The report's authors are: Professor Martin Parry (Imperial College London), Professors Nigel Arnell, Richard Tiffin and Tim Wheeler (University of Reading), Dr Pam Berry (University of Oxford), Drs David Dodman and David Satterthwaite (International Institute for Environment and Development), Dr Sam Fankhauser (London School of Economics), Dr Chris Hope (University of Cambridge), Dr Sari Kovats (London School of Hygiene and Tropical Medicine), Professor Robert Nicholls (University of Southampton).

More information: The report is entitled 'Assessing the costs of adaptation to climate change: a review of the UNFCCC and other recent estimates'. Copies can be downloaded from the IIED website www.iied.org

Provided by Imperial College London (news : web)

Explore further: Study to inform Maryland decision on "fracking"

add to favorites email to friend print save as pdf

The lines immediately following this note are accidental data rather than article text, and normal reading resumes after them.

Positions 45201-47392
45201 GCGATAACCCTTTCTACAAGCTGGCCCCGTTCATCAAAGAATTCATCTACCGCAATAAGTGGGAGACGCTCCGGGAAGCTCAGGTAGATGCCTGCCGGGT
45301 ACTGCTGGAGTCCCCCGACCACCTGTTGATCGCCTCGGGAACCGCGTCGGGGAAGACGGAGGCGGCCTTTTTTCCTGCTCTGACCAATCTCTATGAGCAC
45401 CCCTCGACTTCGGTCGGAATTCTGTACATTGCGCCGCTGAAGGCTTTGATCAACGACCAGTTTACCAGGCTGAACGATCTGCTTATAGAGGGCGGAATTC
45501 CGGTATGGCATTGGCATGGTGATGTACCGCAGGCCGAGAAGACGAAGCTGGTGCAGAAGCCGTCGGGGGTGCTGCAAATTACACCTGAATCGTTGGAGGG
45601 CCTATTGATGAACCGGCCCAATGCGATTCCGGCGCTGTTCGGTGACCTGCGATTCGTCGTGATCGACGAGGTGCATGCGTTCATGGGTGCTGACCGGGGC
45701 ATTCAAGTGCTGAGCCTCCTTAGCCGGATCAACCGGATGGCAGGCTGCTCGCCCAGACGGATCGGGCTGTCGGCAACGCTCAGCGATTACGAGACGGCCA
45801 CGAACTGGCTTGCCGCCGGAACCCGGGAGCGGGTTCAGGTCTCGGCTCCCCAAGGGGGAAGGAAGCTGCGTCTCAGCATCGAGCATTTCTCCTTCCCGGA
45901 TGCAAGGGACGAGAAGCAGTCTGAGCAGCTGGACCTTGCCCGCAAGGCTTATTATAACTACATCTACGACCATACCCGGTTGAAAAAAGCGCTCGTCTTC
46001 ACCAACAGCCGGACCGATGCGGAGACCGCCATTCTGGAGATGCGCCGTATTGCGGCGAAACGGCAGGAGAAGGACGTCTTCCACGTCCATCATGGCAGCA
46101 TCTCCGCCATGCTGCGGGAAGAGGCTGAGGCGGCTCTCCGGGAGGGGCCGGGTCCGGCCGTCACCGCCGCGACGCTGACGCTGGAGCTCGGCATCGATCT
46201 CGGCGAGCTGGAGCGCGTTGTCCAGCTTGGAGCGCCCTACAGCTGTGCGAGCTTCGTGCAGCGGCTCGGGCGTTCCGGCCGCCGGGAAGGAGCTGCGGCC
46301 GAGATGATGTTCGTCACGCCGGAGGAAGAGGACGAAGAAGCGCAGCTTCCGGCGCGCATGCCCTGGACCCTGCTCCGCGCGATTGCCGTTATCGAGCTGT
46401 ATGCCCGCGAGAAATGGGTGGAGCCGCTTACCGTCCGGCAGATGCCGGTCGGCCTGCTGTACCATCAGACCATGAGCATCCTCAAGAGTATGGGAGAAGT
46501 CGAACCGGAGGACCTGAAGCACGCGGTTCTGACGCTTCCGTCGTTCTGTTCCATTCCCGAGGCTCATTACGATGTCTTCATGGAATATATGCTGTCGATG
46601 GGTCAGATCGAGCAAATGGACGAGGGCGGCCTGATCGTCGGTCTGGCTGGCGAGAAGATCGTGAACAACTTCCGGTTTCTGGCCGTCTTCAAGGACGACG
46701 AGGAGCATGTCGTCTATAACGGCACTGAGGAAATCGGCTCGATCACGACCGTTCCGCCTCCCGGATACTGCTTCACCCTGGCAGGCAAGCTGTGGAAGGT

Related Stories

Storm costs to spiral, says report

Jun 29, 2005

The global costs of extreme weather could rise by two-thirds within decades unless governments tackle the causes of climate change, a report warned Wednesday.

A changing climate for protected areas

Apr 02, 2007

On April 6, the Intergovernmental Panel on Climate Change (IPCC) will release a report entitled Climate Change 2007: Impacts, Adaptation, and Vulnerability that focuses on how climate change is affecting the planet.

King tides -- a glimpse of future sea level rise

Jan 12, 2009

(PhysOrg.com) -- Tomorrow, beach-goers will get a glimpse of what our coastlines may look like in 50 years, when New South Wales and South East Queensland experience the highest daytime ‘king tides’ forecast ...

Recommended for you

NASA image: Signs of deforestation in Brazil

16 hours ago